AKRON, Ohio — The week of February 17 is dedicated to National Random Acts of Kindness. Organizations across the country take part in the movement to inspire others to be kinder and spread positivity.
At King Community Learning Center, an elementary school in Akron, students and teachers boast kindness all year long.
- Student council raises money for people in need
- Positive messages are hidden throughout the school
- The goal is to minimize bullying at a young age
"It's part of our daily lives, you know, we are here all day every day with these kids and we want them to feel loved and we want them to show love to each other," said Brianna Hayes, art teacher at King CLC.
Encouraging messages can be found in the school's hallways, on doors and on the bathroom mirrors. A number of kindness initiatives at the school were started by the students, for the students.
Student council raises money for people in need, positive messages are hidden throughout the school and students can pledge to be sharing and caring on a student-led bulletin board.
"Sometimes there's people who just make other people feel bad about themselves so we want these people to realize they're fine the way they are," said Frankie Carter, 5th grader at King CLC.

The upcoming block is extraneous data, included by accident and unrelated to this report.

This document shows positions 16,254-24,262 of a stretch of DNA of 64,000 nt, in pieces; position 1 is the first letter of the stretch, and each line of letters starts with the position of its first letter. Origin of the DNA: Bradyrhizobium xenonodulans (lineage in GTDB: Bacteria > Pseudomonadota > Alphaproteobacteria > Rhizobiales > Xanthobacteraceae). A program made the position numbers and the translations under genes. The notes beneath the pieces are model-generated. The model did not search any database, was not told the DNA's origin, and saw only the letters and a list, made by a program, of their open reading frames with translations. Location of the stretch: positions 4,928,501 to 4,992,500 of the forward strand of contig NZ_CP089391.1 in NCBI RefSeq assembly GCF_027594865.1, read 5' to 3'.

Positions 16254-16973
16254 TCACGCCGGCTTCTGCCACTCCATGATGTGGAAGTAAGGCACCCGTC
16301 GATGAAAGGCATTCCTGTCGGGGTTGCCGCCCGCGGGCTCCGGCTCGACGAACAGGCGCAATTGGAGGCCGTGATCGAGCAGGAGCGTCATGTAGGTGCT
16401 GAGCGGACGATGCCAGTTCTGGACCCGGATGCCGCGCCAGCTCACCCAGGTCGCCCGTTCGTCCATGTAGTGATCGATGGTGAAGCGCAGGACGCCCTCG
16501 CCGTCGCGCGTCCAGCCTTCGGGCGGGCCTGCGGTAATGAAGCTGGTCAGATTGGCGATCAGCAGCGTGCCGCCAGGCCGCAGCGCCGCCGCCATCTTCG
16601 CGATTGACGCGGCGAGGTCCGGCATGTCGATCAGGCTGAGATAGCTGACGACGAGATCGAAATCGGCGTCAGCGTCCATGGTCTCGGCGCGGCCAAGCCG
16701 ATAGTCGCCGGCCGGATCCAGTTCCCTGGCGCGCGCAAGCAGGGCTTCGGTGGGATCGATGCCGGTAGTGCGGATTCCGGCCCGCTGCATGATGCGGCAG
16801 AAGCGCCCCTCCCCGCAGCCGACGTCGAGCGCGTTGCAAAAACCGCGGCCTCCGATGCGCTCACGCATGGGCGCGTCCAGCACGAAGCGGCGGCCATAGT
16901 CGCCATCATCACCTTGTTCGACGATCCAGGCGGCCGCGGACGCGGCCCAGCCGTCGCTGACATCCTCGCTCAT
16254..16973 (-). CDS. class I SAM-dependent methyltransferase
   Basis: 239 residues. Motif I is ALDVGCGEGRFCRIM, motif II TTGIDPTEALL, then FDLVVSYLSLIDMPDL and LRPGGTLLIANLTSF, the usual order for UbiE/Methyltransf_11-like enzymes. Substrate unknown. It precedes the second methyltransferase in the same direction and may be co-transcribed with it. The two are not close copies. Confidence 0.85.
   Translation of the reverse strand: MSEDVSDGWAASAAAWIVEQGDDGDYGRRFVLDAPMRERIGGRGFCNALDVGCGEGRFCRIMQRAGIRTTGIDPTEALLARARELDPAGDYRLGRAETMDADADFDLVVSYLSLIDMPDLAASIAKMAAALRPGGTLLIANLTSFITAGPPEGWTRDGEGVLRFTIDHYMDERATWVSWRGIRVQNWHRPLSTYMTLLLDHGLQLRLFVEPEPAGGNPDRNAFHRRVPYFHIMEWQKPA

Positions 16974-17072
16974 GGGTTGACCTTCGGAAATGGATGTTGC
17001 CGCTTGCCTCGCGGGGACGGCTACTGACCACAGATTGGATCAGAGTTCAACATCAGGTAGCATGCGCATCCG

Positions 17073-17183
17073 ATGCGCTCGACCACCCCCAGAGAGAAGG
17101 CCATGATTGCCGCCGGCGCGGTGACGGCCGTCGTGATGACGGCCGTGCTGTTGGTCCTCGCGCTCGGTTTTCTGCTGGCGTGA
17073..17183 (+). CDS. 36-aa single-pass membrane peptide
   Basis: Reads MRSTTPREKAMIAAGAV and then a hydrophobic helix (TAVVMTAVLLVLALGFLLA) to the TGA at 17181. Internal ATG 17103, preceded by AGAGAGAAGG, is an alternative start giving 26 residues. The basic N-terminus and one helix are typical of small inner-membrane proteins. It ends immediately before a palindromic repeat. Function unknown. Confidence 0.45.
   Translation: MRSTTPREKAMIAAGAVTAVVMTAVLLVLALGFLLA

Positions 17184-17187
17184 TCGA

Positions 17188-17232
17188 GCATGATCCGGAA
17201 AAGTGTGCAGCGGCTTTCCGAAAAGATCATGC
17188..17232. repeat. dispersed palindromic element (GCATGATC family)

The goal of the kindness initiatives is to minimize bullying, an issue that's all too family in schools nationwide.
"If people are being mean to them I want them to act like they have somebody to have a friend with and somebody to talk with," said 5th grader, Kaci Cherry, King CLC.
"They should know how to be kind and they should know how to be treated, would you want to be treated that way, the way you're treating them," said Ian Porter, 3rd grader at King CLC.
Students and teachers say they're already seeing a brighter environment and they're learning that changing the world starts with one random act of kindness at a time.
"When you say mean things you can't just take them back. It doesn't all change overnight, but seeing one person change is really good. When you're kind when you're younger, it'll come with you as you grow older," said 4th grader Margret Oram-Jacobs.